New York City Parks Will Close at 5 P.M. Today Due to Hurricane’s Anticipated Arrival; More Info

During Hurricane Irene — Park Closed

Updated 12:19 p.m. All New York City Parks, including Washington Square, will close today, Sunday October 28th at 5 p.m. due to “Hurricane Sandy’s” anticipated impact on our area.

More on the storm from the Mayor’s office as of last night (Saturday, edited version):

We expect the storm to reach our city early Monday, with the peak of the storm arriving later that day.

This is a serious and dangerous storm.  While it is not likely to produce significant rainfall, sustained winds over 40 miles per hour and a storm surge of 4 to 8 feet are predicted over an extended period.  Winds are expected to pick up very early Monday morning, with the most intense period of wind and elevated water levels occurring from mid-day Monday through Tuesday afternoon.

We strongly recommend that New Yorkers prepare to remain inside as the storm hits, whether at their own home or that of a friend or relative. For anyone who is concerned about the impact of flooding or power outages on their home and would like to seek shelter elsewhere, we will open all 65 city shelters at 9am Sunday morning and they will remain open for the duration of the storm.

These facilities are open to anyone who needs them, will provide a safe place to sleep, and will have food.  Pets are welcome.

All shelters have at least one entrance usable for wheelchairs.

To find a shelter/evacuation center, go here.

The MTA has not made a decision about whether the transit system will close.  However, in order to be prepared in case a shutdown is necessary, the MTA has outlined the procedure by which they would close subways and bus lines. This process would begin at 7pm (Sunday) evening, with all services completely closed by 3am on Monday morning.

12 noon Update: Subways will be closing 7 p.m. today

People should stay off the roads as much as possible.  Conditions may become dangerous, and any traffic would impede our emergency services crews.

The Staten Island Ferry will continue to run unless very high winds force temporary service disruptions.

The East River Ferry will be shut down after the last run tonight until the storm passes.

No decisions have been made regarding schools.  As of now schools are scheduled to be open on Monday. 12 noon update: SCHOOLS CLOSED MONDAY.

Healthcare Facilities:
Yesterday the city recommended that healthcare, nursing, and acute care facilities in low-lying areas take steps in preparation for the storm.  These recommendations include halting new admissions, discharging those patients who can leave, and making arrangements for those who need to remain in care.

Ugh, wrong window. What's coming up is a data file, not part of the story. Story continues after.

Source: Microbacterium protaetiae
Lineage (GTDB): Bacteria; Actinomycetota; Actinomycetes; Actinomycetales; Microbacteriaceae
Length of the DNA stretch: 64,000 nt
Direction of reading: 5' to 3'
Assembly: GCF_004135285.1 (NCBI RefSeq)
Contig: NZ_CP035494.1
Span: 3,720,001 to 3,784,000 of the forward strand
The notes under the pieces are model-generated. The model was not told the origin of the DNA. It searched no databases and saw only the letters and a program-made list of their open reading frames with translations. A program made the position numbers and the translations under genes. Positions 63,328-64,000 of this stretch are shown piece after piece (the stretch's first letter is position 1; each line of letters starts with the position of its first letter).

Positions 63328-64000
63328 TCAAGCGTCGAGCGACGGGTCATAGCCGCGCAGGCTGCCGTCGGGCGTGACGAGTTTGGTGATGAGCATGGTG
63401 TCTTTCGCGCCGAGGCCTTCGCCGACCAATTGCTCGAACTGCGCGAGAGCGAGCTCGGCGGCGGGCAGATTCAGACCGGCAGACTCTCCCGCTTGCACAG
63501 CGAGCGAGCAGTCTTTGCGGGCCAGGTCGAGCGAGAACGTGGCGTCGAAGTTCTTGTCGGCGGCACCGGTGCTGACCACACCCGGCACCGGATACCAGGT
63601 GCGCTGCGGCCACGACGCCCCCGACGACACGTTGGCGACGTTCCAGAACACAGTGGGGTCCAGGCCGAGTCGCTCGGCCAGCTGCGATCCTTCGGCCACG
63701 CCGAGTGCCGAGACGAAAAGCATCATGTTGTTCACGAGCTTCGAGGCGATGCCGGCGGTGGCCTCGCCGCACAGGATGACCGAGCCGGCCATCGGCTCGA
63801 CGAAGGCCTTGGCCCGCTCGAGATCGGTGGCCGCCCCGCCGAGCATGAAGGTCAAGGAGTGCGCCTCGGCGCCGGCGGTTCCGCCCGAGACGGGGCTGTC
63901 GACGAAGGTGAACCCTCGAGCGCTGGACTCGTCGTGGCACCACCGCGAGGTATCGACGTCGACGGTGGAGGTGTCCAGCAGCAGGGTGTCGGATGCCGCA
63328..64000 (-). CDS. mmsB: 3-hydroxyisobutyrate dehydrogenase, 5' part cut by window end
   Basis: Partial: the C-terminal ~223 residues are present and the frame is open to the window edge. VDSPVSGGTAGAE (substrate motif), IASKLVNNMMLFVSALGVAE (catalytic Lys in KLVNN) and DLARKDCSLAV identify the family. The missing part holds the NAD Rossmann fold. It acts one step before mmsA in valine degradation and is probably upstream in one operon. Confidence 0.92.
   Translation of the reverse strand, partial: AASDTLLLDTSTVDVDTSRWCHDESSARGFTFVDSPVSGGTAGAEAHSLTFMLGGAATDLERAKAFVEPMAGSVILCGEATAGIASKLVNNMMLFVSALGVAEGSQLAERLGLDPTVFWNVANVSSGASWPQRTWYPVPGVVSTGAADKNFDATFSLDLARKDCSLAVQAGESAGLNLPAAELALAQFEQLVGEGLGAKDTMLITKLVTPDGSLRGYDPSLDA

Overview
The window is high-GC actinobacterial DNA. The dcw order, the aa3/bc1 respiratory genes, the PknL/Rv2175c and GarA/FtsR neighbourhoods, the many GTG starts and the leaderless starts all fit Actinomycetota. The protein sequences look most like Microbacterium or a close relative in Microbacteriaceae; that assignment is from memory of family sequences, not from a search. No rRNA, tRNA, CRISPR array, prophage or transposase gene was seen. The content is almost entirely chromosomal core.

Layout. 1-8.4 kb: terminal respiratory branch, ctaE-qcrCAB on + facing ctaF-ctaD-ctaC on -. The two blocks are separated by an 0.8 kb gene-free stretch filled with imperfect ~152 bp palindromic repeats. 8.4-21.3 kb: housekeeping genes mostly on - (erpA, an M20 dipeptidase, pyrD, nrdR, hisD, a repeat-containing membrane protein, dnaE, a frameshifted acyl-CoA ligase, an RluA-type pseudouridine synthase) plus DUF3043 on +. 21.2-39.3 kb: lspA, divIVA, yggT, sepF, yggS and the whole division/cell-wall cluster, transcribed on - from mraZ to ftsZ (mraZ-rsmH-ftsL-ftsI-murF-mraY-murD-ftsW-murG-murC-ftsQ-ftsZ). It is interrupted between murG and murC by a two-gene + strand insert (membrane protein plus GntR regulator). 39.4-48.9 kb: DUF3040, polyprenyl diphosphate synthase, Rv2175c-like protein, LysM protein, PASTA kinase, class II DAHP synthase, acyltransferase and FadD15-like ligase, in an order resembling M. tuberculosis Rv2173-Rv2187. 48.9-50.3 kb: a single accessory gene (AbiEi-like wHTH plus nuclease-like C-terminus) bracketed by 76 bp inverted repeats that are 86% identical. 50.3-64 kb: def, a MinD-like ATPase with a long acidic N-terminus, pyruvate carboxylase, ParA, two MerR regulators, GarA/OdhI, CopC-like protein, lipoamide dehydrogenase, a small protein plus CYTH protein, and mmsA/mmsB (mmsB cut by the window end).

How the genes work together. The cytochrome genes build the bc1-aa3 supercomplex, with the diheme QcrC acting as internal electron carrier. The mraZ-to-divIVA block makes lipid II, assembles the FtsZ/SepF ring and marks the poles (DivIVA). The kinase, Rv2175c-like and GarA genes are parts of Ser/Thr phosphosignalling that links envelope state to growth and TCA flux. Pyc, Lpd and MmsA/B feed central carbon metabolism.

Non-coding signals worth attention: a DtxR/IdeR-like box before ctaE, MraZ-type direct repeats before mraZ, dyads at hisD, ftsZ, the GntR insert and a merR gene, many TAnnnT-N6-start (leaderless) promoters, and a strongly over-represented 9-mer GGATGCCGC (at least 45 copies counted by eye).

Parks and Beaches:
All city parks will close at 5pm (Sunday.)

Any events scheduled in parks (Sunday) will conclude at 2pm.

Please emphasize to your constituents that going to parks and beaches during the storm will be very dangerous.  Falling tree branches and strong ocean currents will be constant threats.

The Department of Buildings has mandated that all outdoor construction be suspended as of 5pm today.

Staying Safe and Being Prepared:
All New Yorkers are encouraged to stock up on necessary supplies.  A guide for storm preparations can be found here.

During the storm flying debris will be a risk.  People should stay away from windows and draw their shades.

Staying Informed
For the latest updates on the storm, New Yorkers can:

Visit the NYC Severe Weather site on

Ryan Whalen
Chief of Staff to Deputy Mayor Howard Wolfson

So, they also say to follow @nycmayorsoffice on Twitter as a way to “stay informed” but as I post this (9:46 a.m.), it was last updated 15 hours agoYou can also call 311 for information on the storm. Of course, I think these things are often hyped out of proportion but it does sound serious. Yay that the shelters now accept pets! That’s good news.

WSP is amazing in a storm … I love the park in the rain but perhaps not this kind of rain.

Stay safe!

Locations of evacuation centers via WNYC

Thank you to Eric McClure from Park Slope Neighbors for this information.

Photo: Teri Tynes

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